I’ve written about this case before, but a federal appeals court held that security searches before Tampa Bay Buccaneers games are not unconstitutional because the fan who challenged them had consented. I have no idea on whether or not the reasoning is legally valid. I assume the court would find some similarity to the security need that would allow a default airport search to be constitutional. I don’t necessarily agree with that, but it’s beyond my point here. Specifically, the case is being influenced by this:
Rick Zabak, an attorney for the Tampa Sports Authority, the government agency that runs the stadium, said he’s trying to determine whether the court’s decision allows the searches to automatically resume at the Buccaneers first preseason game Aug. 10 or if he has to ask a court to reinstate them.
Operating a sports stadium is never going to qualify as a public good. No government should be involved.
If the team owned the stadium, the ruling would be a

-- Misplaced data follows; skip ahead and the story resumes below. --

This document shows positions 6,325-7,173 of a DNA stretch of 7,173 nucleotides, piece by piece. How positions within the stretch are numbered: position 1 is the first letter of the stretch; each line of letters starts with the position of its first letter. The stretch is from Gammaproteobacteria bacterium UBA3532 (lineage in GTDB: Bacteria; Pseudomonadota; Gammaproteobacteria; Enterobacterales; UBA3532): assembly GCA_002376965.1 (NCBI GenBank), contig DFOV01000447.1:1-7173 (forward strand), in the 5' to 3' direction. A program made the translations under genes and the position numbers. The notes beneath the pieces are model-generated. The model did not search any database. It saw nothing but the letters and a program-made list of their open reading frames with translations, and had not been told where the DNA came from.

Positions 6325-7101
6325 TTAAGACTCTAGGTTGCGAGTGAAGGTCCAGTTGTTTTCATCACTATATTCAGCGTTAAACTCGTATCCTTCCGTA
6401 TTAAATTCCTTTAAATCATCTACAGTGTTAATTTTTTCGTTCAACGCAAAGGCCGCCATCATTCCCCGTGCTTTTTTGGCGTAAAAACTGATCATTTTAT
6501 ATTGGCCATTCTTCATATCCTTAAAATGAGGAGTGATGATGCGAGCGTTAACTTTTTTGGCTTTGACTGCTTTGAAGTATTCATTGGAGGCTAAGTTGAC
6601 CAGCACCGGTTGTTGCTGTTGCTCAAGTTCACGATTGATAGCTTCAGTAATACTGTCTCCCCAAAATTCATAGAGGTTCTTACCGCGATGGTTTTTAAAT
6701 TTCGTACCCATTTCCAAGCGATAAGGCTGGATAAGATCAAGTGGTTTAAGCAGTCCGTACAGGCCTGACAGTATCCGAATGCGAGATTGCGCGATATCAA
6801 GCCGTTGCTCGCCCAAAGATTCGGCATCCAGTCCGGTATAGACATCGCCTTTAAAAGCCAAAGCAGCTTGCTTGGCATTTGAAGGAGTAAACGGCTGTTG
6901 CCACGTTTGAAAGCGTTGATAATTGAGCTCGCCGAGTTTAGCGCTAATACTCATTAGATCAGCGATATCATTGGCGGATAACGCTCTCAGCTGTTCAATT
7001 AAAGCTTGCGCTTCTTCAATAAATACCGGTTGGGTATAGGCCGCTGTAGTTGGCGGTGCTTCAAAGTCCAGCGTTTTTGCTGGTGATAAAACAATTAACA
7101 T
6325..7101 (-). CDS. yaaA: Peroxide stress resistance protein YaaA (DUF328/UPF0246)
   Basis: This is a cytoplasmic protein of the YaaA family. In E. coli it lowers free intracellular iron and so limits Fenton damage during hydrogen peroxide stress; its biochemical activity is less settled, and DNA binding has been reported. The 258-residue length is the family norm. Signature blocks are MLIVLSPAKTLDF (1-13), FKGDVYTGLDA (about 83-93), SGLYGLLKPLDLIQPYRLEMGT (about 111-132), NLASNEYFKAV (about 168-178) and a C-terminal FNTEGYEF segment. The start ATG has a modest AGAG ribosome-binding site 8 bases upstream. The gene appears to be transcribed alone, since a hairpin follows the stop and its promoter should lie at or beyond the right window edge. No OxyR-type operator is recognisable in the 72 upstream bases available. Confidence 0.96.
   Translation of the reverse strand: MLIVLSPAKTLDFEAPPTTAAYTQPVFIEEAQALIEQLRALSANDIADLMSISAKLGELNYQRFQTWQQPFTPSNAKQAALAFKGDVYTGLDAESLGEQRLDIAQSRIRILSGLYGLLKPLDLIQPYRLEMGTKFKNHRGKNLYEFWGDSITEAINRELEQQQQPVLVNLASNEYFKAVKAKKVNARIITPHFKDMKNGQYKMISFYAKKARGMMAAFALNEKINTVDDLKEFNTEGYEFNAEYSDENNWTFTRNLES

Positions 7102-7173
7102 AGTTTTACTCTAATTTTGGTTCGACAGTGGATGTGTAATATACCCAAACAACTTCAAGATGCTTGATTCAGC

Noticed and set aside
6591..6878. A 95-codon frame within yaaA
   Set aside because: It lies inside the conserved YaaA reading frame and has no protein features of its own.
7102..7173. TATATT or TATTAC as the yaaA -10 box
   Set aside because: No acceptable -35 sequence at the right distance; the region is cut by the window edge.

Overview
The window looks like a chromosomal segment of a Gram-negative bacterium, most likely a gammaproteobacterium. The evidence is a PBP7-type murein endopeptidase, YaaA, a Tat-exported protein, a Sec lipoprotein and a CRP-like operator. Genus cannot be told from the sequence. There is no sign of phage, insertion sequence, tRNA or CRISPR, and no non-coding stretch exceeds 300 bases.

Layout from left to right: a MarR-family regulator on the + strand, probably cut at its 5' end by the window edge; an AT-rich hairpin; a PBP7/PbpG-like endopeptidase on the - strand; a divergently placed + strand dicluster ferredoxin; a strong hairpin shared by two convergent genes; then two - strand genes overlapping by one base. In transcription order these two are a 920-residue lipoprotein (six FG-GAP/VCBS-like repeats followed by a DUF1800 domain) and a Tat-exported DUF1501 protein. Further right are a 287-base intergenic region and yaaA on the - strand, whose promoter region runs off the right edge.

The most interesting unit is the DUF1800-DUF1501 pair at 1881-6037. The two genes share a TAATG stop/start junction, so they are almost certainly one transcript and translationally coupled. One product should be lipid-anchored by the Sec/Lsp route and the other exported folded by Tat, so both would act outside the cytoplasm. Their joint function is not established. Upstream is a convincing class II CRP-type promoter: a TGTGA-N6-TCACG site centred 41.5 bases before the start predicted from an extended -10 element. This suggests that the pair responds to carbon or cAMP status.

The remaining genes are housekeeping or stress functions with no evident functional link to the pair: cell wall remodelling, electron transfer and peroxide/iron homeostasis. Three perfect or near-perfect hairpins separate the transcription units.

slam-dunk touchdown. As a private entity, the Buccaneers have the right to put in place such a security measure. If you don’t like it, don’t buy a ticket to the game. It’s that simple.
The court relied on the correct notion that there is no “constitutional right to watch a football game”. But the city placed itself in charge of how fans may partake of that activity. Perhaps the city has evidence to suggest its stadium is at high-risk of an incident. Watching Black Sunday one too many times doesn’t count. When it (incorrectly) controls access in this manner, it should have a higher burden than fans are aware of the search policy in advance and that tickets can be revoked by the team.
This case stinks of all that is wrong in public financing of preferred private ventures.